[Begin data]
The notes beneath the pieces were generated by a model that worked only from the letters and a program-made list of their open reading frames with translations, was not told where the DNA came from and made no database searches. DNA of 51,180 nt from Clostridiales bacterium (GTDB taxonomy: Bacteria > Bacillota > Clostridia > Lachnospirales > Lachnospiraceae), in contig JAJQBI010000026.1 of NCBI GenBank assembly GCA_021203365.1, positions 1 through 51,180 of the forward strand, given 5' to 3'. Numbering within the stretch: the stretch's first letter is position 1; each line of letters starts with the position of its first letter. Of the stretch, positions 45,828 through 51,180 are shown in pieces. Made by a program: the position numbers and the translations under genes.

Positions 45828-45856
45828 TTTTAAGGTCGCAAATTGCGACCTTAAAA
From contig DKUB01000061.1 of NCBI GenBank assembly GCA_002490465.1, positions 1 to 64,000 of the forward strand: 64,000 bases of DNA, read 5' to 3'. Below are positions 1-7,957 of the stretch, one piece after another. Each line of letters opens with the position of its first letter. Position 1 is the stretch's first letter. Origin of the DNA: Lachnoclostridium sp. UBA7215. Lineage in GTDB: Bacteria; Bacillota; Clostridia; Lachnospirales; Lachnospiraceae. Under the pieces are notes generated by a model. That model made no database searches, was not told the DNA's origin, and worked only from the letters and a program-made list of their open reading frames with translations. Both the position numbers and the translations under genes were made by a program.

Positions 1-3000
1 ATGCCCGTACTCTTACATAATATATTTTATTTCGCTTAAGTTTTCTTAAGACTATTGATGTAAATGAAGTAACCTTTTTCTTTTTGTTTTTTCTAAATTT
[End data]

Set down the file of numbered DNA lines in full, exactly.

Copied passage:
The notes beneath the pieces were generated by a model that worked only from the letters and a program-made list of their open reading frames with translations, was not told where the DNA came from and made no database searches. DNA of 51,180 nt from Clostridiales bacterium (GTDB taxonomy: Bacteria > Bacillota > Clostridia > Lachnospirales > Lachnospiraceae), in contig JAJQBI010000026.1 of NCBI GenBank assembly GCA_021203365.1, positions 1 through 51,180 of the forward strand, given 5' to 3'. Numbering within the stretch: the stretch's first letter is position 1; each line of letters starts with the position of its first letter. Of the stretch, positions 45,828 through 51,180 are shown in pieces. Made by a program: the position numbers and the translations under genes.

Positions 45828-45856
45828 TTTTAAGGTCGCAAATTGCGACCTTAAAA
From contig DKUB01000061.1 of NCBI GenBank assembly GCA_002490465.1, positions 1 to 64,000 of the forward strand: 64,000 bases of DNA, read 5' to 3'. Below are positions 1-7,957 of the stretch, one piece after another. Each line of letters opens with the position of its first letter. Position 1 is the stretch's first letter. Origin of the DNA: Lachnoclostridium sp. UBA7215. Lineage in GTDB: Bacteria; Bacillota; Clostridia; Lachnospirales; Lachnospiraceae. Under the pieces are notes generated by a model. That model made no database searches, was not told the DNA's origin, and worked only from the letters and a program-made list of their open reading frames with translations. Both the position numbers and the translations under genes were made by a program.

Positions 1-3000
1 ATGCCCGTACTCTTACATAATATATTTTATTTCGCTTAAGTTTTCTTAAGACTATTGATGTAAATGAAGTAACCTTTTTCTTTTTGTTTTTTCTAAATTT